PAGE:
What Is A Solenoid?



Often times when working on high amperage applications a solenoid is incorporated into the wiring system. This is due to their ability to control a large output of power with very little power input. But, what is a solenoid? Some would call them “relay switches”, but really they are just giant relays – not switches – because they cannot be manually actuated like toggle switches, for example. With the ability for a solenoid to carry such a large load, they are an option to consider when a relay is unable to handle the power load required for the application (i.e. snow plows).





A solenoid will have a different number of contacts based on its actuation and duty. In this example, we took an insulated continuous solenoid with SPST actuation (the most common actuation type):

In this instance, the two smaller contacts in the center on top are the control terminals for the coil. Essentially, these two smaller contacts for power and ground function the same as pins 86 and 85 on a relay.




Then, the two larger contacts (on either side of the smaller contacts) are what control the circuit accessory. These larger contacts act as pins 30 and 87 on a relay. Because this is a SPST solenoid, only one accessory can be activated within this circuit.

On the bottom, you’ll see the two mounting brackets which assist in – you guessed it – mounting. But these brackets also support grounding the system when using a non-insulated solenoid.  


Magnetic Field & Functionality

The magnetic field of a solenoid is created by energizing the coil inside. Essentially, if you open it up, you’ll see the coil wrapped around the core of the solenoid and the t-shaped shaft or “plunger”.



When the circuit is activated, the coil is energized by the power sent from the power contact. This energy moves the plunger head to connect the two larger contacts (power and ground). 


img_1916 and 1917_1.jpg

If you look inside a solenoid, when it’s energized you’ll see the plunger head get drawn in to connect the two large connects, as shown above. 


Once this connection is made, power is sent to the accessory. In most cases, this results in an ON activation state.


Things To Consider When Choosing A Solenoid

With solenoids, there are all sorts of choices to make. Let’s take a look at what some of the key areas to consider are when choosing a solenoid for your next build.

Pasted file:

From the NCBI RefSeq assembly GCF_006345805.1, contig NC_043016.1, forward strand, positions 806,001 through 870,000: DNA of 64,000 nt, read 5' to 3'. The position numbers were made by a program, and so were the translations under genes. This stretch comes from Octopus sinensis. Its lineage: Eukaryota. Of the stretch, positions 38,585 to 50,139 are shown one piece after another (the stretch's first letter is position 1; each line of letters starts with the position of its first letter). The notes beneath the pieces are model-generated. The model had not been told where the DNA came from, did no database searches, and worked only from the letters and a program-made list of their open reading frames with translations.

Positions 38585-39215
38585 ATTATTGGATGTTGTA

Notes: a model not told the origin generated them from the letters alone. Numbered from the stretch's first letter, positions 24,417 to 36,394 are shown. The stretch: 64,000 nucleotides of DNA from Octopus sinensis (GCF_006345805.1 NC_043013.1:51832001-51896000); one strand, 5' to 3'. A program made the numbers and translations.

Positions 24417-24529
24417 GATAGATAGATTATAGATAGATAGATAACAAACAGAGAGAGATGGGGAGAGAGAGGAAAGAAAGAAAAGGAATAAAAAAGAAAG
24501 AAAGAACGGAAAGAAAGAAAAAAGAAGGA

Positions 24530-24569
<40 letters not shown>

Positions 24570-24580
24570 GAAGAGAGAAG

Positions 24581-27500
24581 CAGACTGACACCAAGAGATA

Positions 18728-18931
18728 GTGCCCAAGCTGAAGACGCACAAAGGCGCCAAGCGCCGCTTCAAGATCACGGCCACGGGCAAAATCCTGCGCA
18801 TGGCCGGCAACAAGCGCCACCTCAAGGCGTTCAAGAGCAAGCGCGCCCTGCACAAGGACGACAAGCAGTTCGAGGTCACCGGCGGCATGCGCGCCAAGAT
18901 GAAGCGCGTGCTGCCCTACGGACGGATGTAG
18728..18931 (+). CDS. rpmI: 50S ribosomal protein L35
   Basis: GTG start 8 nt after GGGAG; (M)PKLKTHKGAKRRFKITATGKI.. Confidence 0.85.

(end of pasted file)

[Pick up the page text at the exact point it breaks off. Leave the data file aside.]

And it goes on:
Grounded vs Insulated

Whether you choose grounded or insulated will largely depending on what you’re working on. If you are building your own application, the choice is up to you. With a grounded solenoid, you will have one less ground wire to run, which can make things easier. However, if you are replacing a solenoid in an existing application, most commonly you’ll want to replace grounded with grounded and insulated with insulated. The exception to this rule is if there is a problem with grounding the circuit. Let’s say there was originally a grounded solenoid being used, but because the mounting brackets are not flush to the mounting base or there’s significant corrosion the circuit isn’t grounding. In this instance, moving to insulated so you can add in a new ground wire may be the best option.

At a glance, it’s relatively easy to tell if a solenoid is insulated or grounded. When it’s grounded, it will not have the grounding contact sticking outside the housing (rather, it is inside), so only three terminals are exposed (two large & one small). If it’s insulated, you will see the grounding contact sticking out from the outside of the housing of the solenoid, so you’ll see four terminals (two large & two small) because you have to wire in the grounding wire.


Continuous vs Intermittent

When choosing between continuous or intermittent, it simply depends on how long your application will run. For example, to start a car there’s just a brief period of time when a surge of power is needed: when the key is initially turning in the ignition to get the motor to turn over. Since there’s only a short period of time that a strong in rush of power is required, intermittent would be best. However, if you have an application that requires significant draw for an extended period of time, choosing continuous is best. This would be for an application like a cooling fan, for example.

Here’s a rule of thumb when choosing between intermittent and continuous:


Intermittent  0-15 seconds of power at in rush amperage rating
Continuous  0-15 seconds of power at in rush amperage, then 15+ seconds at the steady amperage rating


The in rush amperage is basically the very maximum amperage to push through a circuit, and is typically just for the initial start up of the circuit. The other standard amperage rating you’ll often see is the steady amperage rating.

With continuous duties, a solenoid can stay on for long periods of time but can handle lower currents due to the length of time they remain on. Conversely, intermittent duties allow for higher current loads for much shorter periods of time.


So, that’s what a solenoid is, how they work, and how to choose one for your next build. Next time you start a job, consider a solenoid for those large power loads when a relay just can’t do the job. And if you have questions, give our Technical Support a call at 1.800.654.4757. 
img_1858 flipped.jpg

Posted in Relays & Power Distribution, Switches.